A new Code committee was appointed in 2019 comprising equal representation from winemakers and growers. The committee has undertaken to reinvigorate the Code, bringing it in line with a number of the ACCC’s 2019 Winegrape Market Study recommendations. Our advocacy has also contributed to significant positive developments in support of winegrape purchasing relationships particularly in relation to the provision of better market information by Wine Australia and development of resources to guide quality assessments by winegrape purchasers by AWRI.
More than 60% of Australian wine is sold in export markets. As such, the sector is highly reliant on maintaining competitiveness and access to existing and future export markets. Our aim is to ensure that the Australian wine sector is able to respond to customer demand for Australian wine exports by delivering substantial and meaningful improvements in market access.
We work to achieve significant new market opportunities by reducing trade distortions in global markets, driving regulatory harmonization, which reduces or removes barriers to trade, and reduces costs and red tape.
Through a strong network of international colleagues, we work collaboratively across a range of international forums, including both government and industry representatives, to ensure that the interests of our Australian grape and wine sector are represented.
With COVID-19 significantly slowing global economies and trade, some economies may begin to consider policies which implement protectionist measures. . This is a significant risk to a wine sector highly reliant on international trade. Therefore, more than ever, it remains critical to have strong international networks to draw upon to help dismantle trade barriers, maintain open trade and re-establish supply chains.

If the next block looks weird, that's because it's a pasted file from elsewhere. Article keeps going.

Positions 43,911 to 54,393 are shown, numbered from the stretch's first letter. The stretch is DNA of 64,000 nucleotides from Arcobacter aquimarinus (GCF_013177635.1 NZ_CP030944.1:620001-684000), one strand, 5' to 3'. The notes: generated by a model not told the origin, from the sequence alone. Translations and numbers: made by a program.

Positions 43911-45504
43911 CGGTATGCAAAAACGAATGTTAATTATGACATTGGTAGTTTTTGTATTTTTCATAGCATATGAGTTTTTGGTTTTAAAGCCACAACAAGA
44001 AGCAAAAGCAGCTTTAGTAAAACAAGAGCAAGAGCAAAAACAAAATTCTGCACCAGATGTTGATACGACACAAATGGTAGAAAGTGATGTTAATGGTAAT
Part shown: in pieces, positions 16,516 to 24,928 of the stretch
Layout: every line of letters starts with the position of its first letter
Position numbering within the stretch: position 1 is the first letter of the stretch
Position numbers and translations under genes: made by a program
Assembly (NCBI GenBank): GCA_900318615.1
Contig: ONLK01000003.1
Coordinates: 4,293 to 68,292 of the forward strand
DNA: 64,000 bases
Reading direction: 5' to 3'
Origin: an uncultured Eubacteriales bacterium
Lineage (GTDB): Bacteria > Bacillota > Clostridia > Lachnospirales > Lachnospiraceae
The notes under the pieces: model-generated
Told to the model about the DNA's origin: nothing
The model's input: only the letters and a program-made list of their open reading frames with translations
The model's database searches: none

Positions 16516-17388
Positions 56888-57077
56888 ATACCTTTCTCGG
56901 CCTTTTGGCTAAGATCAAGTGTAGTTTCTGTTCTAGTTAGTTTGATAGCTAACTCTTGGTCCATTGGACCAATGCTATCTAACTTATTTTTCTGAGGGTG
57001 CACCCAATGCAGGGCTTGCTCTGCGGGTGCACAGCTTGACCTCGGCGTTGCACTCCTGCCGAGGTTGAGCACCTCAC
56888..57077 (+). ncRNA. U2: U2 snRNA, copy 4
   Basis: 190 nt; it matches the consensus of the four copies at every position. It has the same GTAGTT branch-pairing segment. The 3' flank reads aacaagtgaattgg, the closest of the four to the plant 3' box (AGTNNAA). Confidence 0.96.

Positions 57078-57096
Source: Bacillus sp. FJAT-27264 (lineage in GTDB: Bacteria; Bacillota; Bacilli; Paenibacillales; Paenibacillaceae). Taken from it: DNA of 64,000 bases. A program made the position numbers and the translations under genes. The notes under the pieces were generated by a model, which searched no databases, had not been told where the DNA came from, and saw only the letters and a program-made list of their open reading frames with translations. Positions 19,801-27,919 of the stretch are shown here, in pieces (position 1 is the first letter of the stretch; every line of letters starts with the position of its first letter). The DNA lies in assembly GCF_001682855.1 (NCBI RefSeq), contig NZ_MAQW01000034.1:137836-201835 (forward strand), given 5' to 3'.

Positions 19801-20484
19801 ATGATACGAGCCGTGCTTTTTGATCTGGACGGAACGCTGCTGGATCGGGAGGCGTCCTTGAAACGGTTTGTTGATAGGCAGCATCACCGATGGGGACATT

Geographical Indications protection and grape varieties
In recent years, the European Union and some of its member states have invested heavily in protecting Geographic Indications (GIs) through trademark applications, applications for GI protection and Free Trade Agreements. At the heart of this issue is the fact that a number of terms for which protection is being sought, are grape variety names, common English words or other terms which, if protected, would restrict Australian producers’ legitimate rights to use those terms, in both the Australian and export markets.
In the past two years alone, European Union trade negotiations in China, Japan, Mexico, Brazil Argentina, Paraguay, Uruguay, Vietnam, New Zealand and Australia have seen attempts to protect an expanding number of grape variety names as European GIs, meaning they would have exclusive rights to their use on a wine label. These include Prosecco, Montepulciano, Fiano, Barbera, Vermentino, Alicante Bouschet, Dolcetto, Nero d’Avola and others.
Australian Grape & Wine supports protecting legitimate GI rights that have clearly defined rules around how terms can be protected as we have in Australia. We fight against illegitimate attempts to use GI protection to distort the market to the trade advantage of others. It is critical that we gain your support to fight against recent efforts to muddy the waters of our GI system and ultimately restrict your ability to legitimately use a range of grape variety names or common English terms.